Memory Lane: Rav Yehuda Altusky, zt”l

Memory Lane: Rav Yehuda Altusky, zt”l

It is rare—even among the great Rabbanim that we profile here—to meet a Rav who came to America at the turn of the century, and lived to raise and leave behind a family of Bnei Torah who continue to spread Torah and Yiddishkeit on such a scale throughout the world.

He was born in Warsaw to his father, Reb Chaim Dov who was an architect, but a yarei shamayim and a lamdan.

In his youth he learned in a number of Polish yeshivos—including the Yeshiva in Sochatchow, which was led by the Shem MiShmuel. Then he entered the Radiner yeshivah, where Rav Naftali Tropp was so amazed upon farhering him... he regarded him as one of the ten most gifted talmidim in the Yeshiva. He later rose in the ranks to enter the famed Kollel kodashim of Radin.

After four years in Radin, he returned home in 1915, where he waited out through the end of WWI. He then attended the Lomza Yeshivah, where he received his heter hora’ah from the Rosh Yeshivah, rav Yechiel Mordechai Gordon.

When Rav Yechiel Mordechai was preparing to leave to America to fundraise for the yeshivah, he needed to travel to Warsaw to arrange travel documents. He took along his prized talmid for the two week journey, and during this time arranged a shidduch between Rav Yehuda and Ruchama, the daughter of Rav Avraham Moshe Gorelick, the Rav of Rutke.

After his marriage, Rav Yehuda settled in brisk where he toiled intensely in Torah—but when the Polish army sought to draft him, he escaped with his young bride to America, in 1925. With this began a new chapter in their lives, in which he would go on to impact the world of Rabbanus in America immeasurably.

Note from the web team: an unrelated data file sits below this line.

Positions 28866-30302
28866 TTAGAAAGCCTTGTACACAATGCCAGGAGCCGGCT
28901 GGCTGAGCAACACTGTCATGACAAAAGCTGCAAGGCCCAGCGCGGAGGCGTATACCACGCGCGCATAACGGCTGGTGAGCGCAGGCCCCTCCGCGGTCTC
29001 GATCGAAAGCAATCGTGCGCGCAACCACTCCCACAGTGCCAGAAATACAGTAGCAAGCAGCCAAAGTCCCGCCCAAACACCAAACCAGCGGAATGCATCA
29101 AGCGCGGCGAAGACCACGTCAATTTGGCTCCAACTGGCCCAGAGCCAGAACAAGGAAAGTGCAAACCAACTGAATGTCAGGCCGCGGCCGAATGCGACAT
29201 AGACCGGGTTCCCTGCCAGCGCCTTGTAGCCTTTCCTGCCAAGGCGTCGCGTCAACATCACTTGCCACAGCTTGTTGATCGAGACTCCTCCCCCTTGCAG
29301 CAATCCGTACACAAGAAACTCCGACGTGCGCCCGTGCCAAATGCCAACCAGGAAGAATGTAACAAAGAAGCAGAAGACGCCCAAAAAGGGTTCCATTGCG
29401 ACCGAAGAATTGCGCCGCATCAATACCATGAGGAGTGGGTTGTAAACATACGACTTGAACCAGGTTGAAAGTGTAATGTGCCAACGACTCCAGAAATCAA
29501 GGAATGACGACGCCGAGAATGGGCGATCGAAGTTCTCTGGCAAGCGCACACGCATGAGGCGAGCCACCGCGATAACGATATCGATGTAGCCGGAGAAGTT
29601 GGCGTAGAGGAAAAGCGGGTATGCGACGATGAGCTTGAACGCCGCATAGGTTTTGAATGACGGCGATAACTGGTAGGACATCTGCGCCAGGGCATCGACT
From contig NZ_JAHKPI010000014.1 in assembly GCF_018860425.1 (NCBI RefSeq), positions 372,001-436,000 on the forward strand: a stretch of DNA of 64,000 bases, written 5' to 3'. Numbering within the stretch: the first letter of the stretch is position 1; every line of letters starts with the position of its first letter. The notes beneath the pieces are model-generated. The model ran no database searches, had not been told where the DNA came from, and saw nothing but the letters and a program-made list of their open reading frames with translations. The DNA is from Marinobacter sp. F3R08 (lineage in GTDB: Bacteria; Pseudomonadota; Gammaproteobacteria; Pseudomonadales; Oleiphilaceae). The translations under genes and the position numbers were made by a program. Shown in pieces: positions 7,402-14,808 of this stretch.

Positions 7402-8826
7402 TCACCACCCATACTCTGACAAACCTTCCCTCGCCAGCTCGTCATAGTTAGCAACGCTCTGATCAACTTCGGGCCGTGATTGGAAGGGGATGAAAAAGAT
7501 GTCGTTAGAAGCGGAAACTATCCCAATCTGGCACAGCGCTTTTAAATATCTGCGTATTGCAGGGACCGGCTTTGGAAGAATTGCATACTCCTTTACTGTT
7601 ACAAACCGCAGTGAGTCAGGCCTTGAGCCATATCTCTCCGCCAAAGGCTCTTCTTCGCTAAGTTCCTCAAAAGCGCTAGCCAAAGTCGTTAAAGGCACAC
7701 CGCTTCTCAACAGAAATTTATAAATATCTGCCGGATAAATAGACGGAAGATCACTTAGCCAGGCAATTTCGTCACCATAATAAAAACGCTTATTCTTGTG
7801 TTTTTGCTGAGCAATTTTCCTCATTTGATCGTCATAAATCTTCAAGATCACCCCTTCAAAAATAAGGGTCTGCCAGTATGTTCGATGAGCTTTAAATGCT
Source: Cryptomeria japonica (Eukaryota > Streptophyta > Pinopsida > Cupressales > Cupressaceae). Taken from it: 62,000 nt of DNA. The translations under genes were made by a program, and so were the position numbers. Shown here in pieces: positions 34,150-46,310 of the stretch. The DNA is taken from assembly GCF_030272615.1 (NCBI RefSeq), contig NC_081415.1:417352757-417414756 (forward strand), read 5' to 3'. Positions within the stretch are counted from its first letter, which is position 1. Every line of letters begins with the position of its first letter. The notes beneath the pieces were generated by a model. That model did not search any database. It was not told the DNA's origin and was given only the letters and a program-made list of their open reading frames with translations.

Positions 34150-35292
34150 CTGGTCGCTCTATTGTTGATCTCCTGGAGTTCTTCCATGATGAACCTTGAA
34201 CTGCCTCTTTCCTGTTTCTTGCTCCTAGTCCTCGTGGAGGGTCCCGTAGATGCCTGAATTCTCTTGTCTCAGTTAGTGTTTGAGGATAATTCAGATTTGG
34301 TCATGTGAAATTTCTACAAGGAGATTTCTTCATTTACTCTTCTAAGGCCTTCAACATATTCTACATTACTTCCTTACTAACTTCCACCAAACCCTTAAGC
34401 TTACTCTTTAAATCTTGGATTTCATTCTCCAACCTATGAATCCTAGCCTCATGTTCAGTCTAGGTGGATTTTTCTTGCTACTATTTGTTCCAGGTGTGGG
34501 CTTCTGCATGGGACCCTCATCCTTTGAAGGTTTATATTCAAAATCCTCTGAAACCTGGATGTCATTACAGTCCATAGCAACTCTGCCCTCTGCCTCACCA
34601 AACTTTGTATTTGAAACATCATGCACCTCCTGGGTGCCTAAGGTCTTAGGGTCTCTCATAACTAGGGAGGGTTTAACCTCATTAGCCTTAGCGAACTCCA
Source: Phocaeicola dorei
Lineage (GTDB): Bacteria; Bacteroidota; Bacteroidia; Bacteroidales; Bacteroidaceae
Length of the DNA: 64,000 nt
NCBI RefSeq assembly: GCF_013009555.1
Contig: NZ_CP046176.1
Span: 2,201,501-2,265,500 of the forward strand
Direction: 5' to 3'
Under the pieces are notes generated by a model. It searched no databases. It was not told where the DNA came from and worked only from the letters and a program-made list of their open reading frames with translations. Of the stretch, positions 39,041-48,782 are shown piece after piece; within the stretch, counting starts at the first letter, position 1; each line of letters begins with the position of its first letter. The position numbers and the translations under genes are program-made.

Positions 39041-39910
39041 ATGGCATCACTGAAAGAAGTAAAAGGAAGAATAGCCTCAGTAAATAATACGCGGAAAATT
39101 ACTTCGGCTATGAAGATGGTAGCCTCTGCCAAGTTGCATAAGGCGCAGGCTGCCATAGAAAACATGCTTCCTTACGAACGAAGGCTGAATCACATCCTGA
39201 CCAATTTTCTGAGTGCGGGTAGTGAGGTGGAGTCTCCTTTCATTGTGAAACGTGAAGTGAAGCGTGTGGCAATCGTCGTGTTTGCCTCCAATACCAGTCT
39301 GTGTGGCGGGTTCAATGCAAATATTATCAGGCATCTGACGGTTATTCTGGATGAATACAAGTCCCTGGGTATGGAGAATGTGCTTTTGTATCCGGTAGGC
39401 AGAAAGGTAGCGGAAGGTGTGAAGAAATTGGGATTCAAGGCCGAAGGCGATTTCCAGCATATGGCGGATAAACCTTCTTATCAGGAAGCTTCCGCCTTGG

Upon arriving in America, he served as the rav of the Anshei Vilkovisk Shul in New York City. After two years he took a position leading the Mishkenos Yisroel Shul in the Bronx, and eight years later he assumed leadership of Linas Hatzedek in the Bronx, until it closed around the year 1980.

In the introduction to his Sefer Hegyonei Yehuda, a compilation of his derashos published in 1935, he laments the excruciating nature of Rabbanus at that time…the youth in this country is divided in two categories; those who have learned in yeshivos—who are in most cases Rabbanim themselves—and those who sadly have no interest. This leaves all of the excruciating work of preparing a Shabbos drashah with very little reward. But if compiling these speeches so they may be of help to other Rabbanim in preparing their sermons, it will have been worth the effort.”

Rav Yehuda used his pulpit to influence his fellow Jews for the better, and to take an active role to improve Torah observance. He was at the forefront of efforts for shechitah and mikvah. An extraordinary orator, he would inspire the crowds at Agudas Harabanim events, and was a revered presence on the stage at Agudas Yisroel conventions.

The Altusky’s raised their three sons within this American climate as true bnei Torah, each going on to disseminate Torah on a large scale... and their offspring continue this legacy of harbotzas Torah all over the world.

As noted, upon retiring from his pulpit in the Bronx—as the neighborhood greatly deteriorated—he came to Boro Park, where he resided on 52nd Street until his petirah¬¬. For these brief periods in time, the light, the greatness, and the brilliance graced the neighborhood of Boro Park of Yesteryear.

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